The ovation Cena received that night was unlike any other I have heard.  It wasn’t the usually mixed crowd reaction he gets now.  It was a thunderous ovation out of pure shock and astonishment because many people had thought Cena would be out until Wrestlemania but as we know now, Cena is a fast healer.   So it went from the biggest cheers to the biggest jeers within ten seconds. It was hilarious to witness live.  It was as if everybody who popped at first looked at each other and said, “Hold up it’s Cena, we’re not supposed to cheer him.”  And boos started raining down on Cena after his first couple eliminations but eventually he did win the Rumble match and the crowd went home happy, for the most part.  Ever since that Rumble though, every year now we begin to speculate who may show up at the upcoming Rumble.  We’ve had guys show up from severe injuries (Cena and Edge), from a long absence (Jericho), or past legends making their returns (Nash, Booker T, Goldust, etc.), so now there’s plenty of anticipation for the Rumble beyond just seeing your favorite superstar winning to become the number contender and headlining Wrestlemania.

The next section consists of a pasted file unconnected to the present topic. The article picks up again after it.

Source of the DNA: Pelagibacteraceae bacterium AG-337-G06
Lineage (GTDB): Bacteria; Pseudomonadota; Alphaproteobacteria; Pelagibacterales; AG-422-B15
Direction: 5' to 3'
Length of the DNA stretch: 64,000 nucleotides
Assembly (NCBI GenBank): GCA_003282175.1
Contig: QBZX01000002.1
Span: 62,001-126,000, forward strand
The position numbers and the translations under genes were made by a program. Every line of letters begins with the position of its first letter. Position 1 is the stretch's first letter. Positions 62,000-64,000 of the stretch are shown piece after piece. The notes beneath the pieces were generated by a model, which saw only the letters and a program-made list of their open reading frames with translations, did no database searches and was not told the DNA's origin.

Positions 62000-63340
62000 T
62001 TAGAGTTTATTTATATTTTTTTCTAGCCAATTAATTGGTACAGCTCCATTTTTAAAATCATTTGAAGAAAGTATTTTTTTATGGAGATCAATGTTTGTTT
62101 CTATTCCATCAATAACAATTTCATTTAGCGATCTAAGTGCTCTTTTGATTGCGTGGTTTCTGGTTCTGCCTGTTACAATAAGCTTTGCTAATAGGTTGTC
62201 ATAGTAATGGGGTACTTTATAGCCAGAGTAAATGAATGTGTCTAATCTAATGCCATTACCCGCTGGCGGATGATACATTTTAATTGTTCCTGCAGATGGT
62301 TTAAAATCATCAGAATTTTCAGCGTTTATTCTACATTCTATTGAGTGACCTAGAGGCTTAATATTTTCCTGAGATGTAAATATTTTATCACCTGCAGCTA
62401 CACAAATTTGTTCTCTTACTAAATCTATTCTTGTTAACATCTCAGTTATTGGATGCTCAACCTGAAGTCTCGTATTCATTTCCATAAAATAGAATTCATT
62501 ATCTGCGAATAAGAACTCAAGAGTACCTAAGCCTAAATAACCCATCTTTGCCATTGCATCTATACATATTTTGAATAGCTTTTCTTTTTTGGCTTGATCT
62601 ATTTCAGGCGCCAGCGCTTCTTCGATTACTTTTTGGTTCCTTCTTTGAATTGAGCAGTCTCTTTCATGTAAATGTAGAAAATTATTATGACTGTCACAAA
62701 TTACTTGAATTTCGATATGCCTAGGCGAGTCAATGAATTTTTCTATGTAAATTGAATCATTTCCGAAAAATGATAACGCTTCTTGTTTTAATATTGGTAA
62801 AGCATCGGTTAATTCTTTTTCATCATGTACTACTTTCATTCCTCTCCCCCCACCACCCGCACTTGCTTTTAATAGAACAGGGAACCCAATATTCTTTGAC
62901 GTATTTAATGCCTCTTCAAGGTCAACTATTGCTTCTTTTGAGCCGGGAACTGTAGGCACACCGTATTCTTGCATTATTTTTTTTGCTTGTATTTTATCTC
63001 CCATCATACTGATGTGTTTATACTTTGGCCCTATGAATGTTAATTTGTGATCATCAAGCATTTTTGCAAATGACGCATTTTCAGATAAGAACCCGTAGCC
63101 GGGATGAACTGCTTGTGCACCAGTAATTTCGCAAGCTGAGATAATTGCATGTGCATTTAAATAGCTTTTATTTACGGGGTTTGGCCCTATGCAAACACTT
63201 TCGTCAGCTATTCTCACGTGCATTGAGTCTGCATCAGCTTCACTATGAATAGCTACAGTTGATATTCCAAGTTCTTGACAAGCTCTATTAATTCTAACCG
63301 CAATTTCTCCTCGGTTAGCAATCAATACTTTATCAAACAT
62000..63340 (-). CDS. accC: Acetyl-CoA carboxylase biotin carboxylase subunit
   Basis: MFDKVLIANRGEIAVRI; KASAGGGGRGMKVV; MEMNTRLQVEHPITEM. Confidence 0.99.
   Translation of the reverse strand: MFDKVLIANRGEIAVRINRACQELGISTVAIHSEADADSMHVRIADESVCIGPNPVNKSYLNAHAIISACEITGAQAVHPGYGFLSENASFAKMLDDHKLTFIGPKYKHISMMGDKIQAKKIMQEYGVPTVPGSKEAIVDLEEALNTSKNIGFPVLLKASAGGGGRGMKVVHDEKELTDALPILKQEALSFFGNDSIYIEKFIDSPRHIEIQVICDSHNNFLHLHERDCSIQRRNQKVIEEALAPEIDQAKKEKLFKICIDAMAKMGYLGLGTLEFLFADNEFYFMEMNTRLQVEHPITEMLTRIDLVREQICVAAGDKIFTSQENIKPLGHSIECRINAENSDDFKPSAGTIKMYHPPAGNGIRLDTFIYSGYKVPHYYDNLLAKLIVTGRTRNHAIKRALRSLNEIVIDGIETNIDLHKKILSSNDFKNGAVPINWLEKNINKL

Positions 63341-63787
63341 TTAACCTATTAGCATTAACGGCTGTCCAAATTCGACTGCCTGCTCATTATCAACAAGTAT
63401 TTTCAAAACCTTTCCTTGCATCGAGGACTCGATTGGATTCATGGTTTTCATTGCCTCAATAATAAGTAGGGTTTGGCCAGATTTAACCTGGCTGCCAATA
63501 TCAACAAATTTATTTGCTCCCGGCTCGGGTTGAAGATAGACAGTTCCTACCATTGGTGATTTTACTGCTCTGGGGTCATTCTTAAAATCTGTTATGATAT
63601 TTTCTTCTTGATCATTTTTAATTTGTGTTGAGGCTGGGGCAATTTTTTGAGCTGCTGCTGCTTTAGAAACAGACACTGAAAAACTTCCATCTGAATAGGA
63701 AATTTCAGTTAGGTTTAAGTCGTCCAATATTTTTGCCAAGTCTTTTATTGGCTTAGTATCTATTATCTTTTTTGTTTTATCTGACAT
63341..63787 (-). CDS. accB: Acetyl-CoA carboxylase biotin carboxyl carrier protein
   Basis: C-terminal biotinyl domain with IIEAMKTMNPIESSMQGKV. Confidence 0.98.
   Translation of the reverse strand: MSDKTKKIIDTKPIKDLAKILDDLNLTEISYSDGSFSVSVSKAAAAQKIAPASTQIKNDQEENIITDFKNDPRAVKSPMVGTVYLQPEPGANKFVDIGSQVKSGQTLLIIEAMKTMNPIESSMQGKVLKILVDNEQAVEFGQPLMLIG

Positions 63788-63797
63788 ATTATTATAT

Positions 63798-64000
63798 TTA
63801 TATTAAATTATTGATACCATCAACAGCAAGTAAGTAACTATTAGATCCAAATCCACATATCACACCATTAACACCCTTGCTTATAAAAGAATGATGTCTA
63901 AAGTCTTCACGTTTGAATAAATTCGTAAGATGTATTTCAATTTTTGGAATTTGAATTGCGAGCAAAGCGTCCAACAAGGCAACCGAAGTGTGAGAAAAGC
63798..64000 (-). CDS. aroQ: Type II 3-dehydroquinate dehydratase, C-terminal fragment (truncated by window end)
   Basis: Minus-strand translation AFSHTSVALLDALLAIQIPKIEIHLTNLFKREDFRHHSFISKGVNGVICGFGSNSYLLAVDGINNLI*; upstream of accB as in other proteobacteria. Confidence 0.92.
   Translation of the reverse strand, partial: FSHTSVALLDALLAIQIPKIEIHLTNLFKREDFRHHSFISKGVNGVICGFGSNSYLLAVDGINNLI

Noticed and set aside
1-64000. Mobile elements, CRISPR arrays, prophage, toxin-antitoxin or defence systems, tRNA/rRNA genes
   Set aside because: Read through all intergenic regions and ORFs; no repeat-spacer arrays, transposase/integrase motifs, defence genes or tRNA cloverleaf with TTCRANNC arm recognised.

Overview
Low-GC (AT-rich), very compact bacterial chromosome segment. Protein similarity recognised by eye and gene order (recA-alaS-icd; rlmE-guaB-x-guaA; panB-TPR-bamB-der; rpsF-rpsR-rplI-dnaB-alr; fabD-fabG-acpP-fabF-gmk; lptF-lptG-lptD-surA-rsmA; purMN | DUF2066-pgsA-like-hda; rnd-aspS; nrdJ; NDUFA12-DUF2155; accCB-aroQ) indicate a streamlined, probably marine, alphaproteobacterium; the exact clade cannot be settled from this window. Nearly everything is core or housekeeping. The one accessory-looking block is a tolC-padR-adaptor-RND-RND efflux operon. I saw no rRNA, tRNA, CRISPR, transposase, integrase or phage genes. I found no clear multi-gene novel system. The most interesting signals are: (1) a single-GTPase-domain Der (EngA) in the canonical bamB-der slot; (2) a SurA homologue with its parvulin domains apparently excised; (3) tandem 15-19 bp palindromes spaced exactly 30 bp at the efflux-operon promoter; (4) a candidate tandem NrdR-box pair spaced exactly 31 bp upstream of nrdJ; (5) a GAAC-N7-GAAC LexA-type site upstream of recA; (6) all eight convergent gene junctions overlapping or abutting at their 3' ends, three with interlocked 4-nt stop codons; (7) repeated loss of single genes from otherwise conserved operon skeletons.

The best thing about the Rumble besides the countdown and anticipation of each entrant is all of the stories being told within the match itself.  We get tag teams turning on each other, enemies eliminating one another, or a big face-off between two wrestlers who haven’t squared off before.  We usually get a sense of the under-card for Wrestlemania through the stories told during the Rumble. We also get some breakthrough performances from guys who end up lasting a long time in the Rumble or getting multiple eliminations.  The “numbers” videos of the Rumble shown on RAW prior to the Rumble event are priceless. I’m still mad that Santino beat the Warlord’s record for fastest elimination.  I loved when Bushwacker Luke marched to the ring, was tossed out, and kept on marching to the back. H ow about the crowd’s reaction when Hulk Hogan and Ultimate Warrior faced off during the 1990 Rumble? Lex Luger and Bret Hart falling to the outside at the same time, seriously at the same time, couldn’t have scripted that landing any better, unlike Cena and Batista’s attempt at it in 2005.  How about Shawn Michaels skinning the cat with only one foot touching the floor in 1995?  One of my favorite Rumble moments was in 1997 when "Stone Cold" Steven Austin had eliminated a few wrestlers and sat on the ropes looking at his invisible watch waiting for the next entrant which happened to be Bret Hart and the crowd exploded.  More recently, CM Punk’s performance in 2010 was cool as he was talking smack on the microphone in between eliminations and entries.  I could go on and on.